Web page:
When you do end up with a nice exposure, print quality is the Square’s strong point. It’s expensive, but I prefer Fujilm’s Instant film’s deep blacks and rich colors over the zero-ink Polaroid-branded competitor any day. And the square format is a selling point for my money – it’s the format associated with instant photography and if it’s good enough for OutKast, it’s good enough for me.
Fujifilm claims you can print photos from other cameras using the SQ10 if you load them onto a microSD card. I followed the instructions in the manual to the letter and never got anything but a read error when trying to view it on the camera. Your mileage may vary. Even if you can get it to work, it’s a pretty clumsy process. There’s no Wi-Fi included for printing from a phone or Fujifilm camera, which is a shame.
The SQ10 is also significantly heavier than the Instax mini 90 – at least it felt significant to my shoulders. The SQ10 weighs about a pound (450g) fully loaded; the 90 is half that Not back-breaking, but noticeable when you carry it around all day. The built-in battery is rated to 160 prints, and indeed it never needed a recharge during the course of this review.
The Instax Square SQ10 offers a convincing imitation of instant photography, plus some of the modern comforts of digital. And there are plenty of benefits from this mashup of digital and instant technology. Having the ability to save the printing step for a convenient time is very nice if you’re say, on a hike, and don’t want to carry around a developing photo. Being able to make multiple prints is another bonus, and if you run out of film, great news – you can still take pictures.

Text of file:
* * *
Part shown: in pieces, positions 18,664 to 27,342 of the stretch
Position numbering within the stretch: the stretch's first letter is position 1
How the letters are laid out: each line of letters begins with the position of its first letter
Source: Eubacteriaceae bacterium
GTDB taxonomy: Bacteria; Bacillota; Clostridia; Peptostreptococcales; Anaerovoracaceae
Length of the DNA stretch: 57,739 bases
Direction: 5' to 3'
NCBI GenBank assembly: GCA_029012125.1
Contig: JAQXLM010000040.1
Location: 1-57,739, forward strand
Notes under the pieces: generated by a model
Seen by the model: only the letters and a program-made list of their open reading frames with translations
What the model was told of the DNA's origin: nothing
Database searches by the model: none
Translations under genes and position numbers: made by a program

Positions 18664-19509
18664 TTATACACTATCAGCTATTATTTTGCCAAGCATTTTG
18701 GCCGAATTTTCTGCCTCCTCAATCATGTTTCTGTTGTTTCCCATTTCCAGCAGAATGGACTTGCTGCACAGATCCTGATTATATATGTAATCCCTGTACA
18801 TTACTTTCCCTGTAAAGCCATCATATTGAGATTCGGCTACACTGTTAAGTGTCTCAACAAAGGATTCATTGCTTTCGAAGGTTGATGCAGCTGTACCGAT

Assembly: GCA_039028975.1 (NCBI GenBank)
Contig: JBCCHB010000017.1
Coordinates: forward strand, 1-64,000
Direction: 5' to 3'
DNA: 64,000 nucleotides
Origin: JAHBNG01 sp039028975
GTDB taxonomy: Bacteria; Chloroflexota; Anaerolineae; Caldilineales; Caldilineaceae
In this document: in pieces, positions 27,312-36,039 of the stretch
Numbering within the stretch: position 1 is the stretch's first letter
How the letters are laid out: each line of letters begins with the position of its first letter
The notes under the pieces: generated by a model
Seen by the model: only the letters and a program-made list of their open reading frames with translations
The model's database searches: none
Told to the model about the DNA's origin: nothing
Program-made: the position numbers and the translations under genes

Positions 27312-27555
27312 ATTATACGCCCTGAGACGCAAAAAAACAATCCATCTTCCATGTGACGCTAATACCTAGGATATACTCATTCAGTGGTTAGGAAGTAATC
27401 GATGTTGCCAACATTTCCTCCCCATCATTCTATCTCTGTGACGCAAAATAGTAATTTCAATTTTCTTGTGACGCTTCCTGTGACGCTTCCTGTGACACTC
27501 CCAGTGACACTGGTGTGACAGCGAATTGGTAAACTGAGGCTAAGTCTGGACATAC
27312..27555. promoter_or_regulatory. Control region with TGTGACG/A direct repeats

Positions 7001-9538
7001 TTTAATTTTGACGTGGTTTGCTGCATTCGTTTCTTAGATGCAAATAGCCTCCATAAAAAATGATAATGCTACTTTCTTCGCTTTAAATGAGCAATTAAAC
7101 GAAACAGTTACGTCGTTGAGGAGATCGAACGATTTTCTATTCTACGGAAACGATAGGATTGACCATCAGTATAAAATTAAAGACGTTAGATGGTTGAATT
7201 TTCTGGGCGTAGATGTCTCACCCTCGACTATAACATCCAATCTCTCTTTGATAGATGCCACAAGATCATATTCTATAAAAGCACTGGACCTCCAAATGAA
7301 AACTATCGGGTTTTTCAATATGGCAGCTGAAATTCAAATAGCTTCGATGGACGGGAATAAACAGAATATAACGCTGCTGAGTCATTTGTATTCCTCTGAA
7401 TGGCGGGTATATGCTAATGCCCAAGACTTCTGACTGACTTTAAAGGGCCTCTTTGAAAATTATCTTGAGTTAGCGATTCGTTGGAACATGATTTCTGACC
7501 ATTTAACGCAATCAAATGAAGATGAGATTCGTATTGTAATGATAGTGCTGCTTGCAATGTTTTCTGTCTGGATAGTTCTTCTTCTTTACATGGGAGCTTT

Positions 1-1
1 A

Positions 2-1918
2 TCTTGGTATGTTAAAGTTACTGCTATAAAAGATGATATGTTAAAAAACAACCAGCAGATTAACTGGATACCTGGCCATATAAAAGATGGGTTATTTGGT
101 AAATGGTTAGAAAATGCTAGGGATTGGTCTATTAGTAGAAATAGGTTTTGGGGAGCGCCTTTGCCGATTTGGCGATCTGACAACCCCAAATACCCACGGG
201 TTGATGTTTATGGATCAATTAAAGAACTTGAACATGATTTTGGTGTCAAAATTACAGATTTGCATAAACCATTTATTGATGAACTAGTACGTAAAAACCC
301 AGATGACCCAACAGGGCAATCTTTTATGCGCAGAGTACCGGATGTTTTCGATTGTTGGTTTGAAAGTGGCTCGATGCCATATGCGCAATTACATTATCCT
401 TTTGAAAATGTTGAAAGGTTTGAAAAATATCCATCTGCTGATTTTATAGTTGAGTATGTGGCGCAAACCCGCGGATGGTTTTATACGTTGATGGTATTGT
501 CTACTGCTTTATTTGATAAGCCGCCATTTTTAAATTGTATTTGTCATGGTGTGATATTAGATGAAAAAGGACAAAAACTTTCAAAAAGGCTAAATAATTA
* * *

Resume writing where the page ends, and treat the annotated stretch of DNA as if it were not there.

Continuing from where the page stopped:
But the truth is, if you opt to print manually rather than as you go, you’re basically just carrying around a mediocre digital camera that’s glued to an instant printer. The camera in the SQ10 is just not as good as a modern smartphone camera, plain and simple.
To be sure, smartphone cameras are awfully sophisticated these days, and if you count the phone they’re attached to, cost well more than the SQ10. And the great thing about the year 2017 is that even a bad digital camera will take nice photos in many conditions. If bright-light snapshots and flash portraits are your aim, then the SQ10’s digital camera component will serve you just fine. But if you plan to take photos without flash in lighting that’s less than ideal, you’d be better off using your phone.
If instant photography appeals to you but you want more control over the output than an all-film camera, the Instax Square SQ10 is worth a look. But it’s hard to recommend over Fuji’s standalone Instax SP-2 printer used with a smartphone. The camera that’s already in your pocket or purse likely offers a better automatic exposure mode, a polished user interface, infinite film-simulation filters and better control over exposure settings.
Shortcomings like poor image quality in low light are much easier to forgive in an all-film instant camera, but somehow feel more egregious in the SQ10 simply because it seems like the camera should be able to do better. To me at least, it feels less fun than all-instant photography, with not enough of the convenience of digital to make up for it.
What we like:
- Digital conveniences like saving images and printing later
- Lovely square format film
- Good battery life
What we don’t like:
- Small sensor struggles in low light
- Prints are expensive at around $1.50 each
- Tendency to crush shadows can make it difficult to judge exposure